By Jamie McGeever
(Reuters) - A look at the day ahead in Asian markets from Jamie McGeever, financial markets columnist.
Asian markets on Monday look set to open on a cautious footing in the wake of Wall Street's slide and oil's surge on Friday, against a backdrop of escalating violence in the Middle East, and ahead of top-tier Chinese economic data later in the week.
In terms of the Asian economic calendar on Monday investors have Japanese industrial production, Indonesian trade and Indian wholesale price inflation figures on their plate, while on Thursday the central banks of South Korea and Indonesia deliver their latest policy decisions and outlooks.
But the most important day could be Wednesday when Chinese unemployment, industrial production, retail sales and business investment figures for September will be released, along with third-quarter GDP.
GDP is the biggie. Everyone knows the continent's largest economy has not emerged from the COVID lockdown restrictions anywhere near as strongly as most observers had expected.
The property sector's travails, threat of deflation, soaring youth unemployment, foreign outflows from Chinese stocks and bonds, and the exchange rate's slide to a 16-year low are well documented. How much damage will all that do to China's growth in Q3?
Economists polled by Reuters expect growth to rebound on a quarterly basis to 1.0% from 0.8% in the April-June period, but to slow on a year-on-year basis to 4.4% from 6.3% in Q2.
Many private sector forecasters in recent months have slashed their outlook for this year and next. The numbers on Wednesday will go a long way to determining whether Beijing's official 2023 goal of around 5% GDP growth will be met.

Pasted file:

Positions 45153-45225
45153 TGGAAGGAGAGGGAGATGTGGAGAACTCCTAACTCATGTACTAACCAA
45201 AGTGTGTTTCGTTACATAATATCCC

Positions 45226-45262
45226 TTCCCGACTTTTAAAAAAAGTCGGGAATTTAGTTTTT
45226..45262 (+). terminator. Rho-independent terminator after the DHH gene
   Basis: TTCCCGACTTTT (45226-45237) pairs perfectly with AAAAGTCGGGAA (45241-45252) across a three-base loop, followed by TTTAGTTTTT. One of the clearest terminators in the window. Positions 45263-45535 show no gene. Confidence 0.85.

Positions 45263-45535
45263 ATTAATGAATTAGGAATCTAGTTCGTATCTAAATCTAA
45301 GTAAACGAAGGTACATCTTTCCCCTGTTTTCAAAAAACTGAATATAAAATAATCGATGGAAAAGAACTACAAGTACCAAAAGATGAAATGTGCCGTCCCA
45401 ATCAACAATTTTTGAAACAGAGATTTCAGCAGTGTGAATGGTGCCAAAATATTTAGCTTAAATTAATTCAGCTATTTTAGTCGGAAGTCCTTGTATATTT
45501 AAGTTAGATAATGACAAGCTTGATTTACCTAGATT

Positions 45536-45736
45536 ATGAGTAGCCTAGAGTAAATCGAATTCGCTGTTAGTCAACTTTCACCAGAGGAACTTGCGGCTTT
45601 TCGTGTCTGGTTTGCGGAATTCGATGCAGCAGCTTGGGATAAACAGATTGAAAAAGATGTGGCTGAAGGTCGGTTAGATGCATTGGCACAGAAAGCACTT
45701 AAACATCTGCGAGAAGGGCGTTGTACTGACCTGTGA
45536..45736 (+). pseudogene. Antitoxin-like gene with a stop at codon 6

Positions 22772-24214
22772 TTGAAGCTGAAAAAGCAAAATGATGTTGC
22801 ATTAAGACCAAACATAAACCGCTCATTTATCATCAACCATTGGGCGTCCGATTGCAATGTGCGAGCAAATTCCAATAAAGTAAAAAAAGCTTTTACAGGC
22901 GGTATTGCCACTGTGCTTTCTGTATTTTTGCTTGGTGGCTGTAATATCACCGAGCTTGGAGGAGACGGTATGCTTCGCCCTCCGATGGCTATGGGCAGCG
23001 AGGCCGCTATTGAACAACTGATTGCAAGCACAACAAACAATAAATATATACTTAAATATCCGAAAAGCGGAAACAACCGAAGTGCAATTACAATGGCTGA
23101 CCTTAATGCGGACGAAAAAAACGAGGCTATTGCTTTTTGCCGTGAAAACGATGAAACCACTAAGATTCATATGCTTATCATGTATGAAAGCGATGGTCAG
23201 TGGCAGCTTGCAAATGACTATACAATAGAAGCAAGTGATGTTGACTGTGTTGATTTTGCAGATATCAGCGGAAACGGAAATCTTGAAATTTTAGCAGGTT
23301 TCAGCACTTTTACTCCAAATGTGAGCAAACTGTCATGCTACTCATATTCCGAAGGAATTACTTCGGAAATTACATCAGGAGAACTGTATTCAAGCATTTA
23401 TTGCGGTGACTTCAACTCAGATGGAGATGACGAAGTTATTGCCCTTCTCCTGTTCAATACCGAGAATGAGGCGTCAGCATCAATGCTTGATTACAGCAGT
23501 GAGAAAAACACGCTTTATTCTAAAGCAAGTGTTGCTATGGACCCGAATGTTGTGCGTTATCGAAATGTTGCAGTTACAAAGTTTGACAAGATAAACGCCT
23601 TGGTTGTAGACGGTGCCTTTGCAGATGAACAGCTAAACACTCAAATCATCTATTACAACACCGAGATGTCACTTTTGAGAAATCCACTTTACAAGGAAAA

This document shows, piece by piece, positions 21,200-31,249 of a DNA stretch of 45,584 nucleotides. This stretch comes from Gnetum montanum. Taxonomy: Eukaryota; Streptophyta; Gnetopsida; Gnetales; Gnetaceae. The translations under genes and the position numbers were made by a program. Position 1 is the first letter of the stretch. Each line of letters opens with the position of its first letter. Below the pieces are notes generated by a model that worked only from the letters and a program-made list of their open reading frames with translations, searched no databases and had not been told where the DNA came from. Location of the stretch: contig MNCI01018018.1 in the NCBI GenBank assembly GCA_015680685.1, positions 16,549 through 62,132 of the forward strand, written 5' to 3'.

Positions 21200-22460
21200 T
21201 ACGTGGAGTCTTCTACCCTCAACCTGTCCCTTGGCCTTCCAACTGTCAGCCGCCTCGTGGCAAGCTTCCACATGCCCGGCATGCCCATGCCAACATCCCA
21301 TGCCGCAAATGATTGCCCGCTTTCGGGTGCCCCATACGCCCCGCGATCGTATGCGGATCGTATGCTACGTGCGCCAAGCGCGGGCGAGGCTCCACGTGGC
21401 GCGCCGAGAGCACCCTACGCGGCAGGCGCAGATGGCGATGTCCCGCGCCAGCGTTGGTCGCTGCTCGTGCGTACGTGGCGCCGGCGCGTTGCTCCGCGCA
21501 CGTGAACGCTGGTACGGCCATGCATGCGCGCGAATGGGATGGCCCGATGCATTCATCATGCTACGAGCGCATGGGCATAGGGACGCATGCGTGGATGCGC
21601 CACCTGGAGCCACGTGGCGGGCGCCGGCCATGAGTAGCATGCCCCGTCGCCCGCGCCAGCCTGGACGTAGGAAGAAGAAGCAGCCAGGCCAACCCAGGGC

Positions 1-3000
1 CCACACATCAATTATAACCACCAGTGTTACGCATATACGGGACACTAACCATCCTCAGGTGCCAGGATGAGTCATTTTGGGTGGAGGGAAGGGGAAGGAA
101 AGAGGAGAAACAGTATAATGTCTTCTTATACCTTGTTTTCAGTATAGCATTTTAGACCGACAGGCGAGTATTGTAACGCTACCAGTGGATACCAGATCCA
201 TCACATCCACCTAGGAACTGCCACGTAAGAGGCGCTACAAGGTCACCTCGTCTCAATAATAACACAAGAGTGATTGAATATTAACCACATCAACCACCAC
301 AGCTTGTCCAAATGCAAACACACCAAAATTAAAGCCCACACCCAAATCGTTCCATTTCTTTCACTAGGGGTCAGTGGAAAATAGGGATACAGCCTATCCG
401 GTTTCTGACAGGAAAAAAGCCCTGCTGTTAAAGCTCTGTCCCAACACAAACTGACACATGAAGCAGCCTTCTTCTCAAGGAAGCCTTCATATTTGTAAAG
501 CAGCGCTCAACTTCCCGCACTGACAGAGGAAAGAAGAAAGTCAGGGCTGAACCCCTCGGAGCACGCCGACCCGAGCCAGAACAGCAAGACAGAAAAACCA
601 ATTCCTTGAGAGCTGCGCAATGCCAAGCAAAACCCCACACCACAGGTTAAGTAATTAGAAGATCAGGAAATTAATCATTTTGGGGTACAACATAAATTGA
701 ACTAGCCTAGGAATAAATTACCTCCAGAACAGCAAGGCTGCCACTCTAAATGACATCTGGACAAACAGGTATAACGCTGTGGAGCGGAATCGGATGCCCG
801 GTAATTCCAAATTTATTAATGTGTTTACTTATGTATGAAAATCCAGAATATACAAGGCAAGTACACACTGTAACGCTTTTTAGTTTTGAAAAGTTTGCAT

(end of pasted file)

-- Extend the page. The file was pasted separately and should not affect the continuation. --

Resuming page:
On the political front, Russian President Vladimir Putin and Chinese President Xi Jinping meet this week. Putin will attend the Belt and Road Forum in Beijing on Oct. 17-18, his first trip outside the former Soviet Union since the International Criminal Court issued a warrant for him in March over the deportation of children from Ukraine.
On the market front there was a mixed performance last week, with sentiment dominated by twists and turns in U.S. Treasuries and Fed rate expectations against the backdrop of tension and uncertainty surrounding events in the Middle East.
The week ended with Asian stocks up 6%, their first rise in four weeks, and world stocks adding 4.5%, their best week in six. Stocks got a boost from the broad decline in U.S. bond yields across the curve.
The move was most dramatic at the long end - the 30-year yield fell more than 15 basis points, its biggest weekly fall since March. But that followed five consecutive weekly increases and an accumulated rise of around 65 basis points.
Oil, meanwhile, jumped nearly 6% on Friday, its biggest rise since early March, and the dollar strengthened again, chalking up its 12th rise in the last 13 weeks.
Here are key developments that could provide more direction to markets on Monday:
- Japan industrial production (August)
- Indonesia trade (September)
- India wholesale inflation (September)
(By Jamie McGeever; Editing by Diane Craft)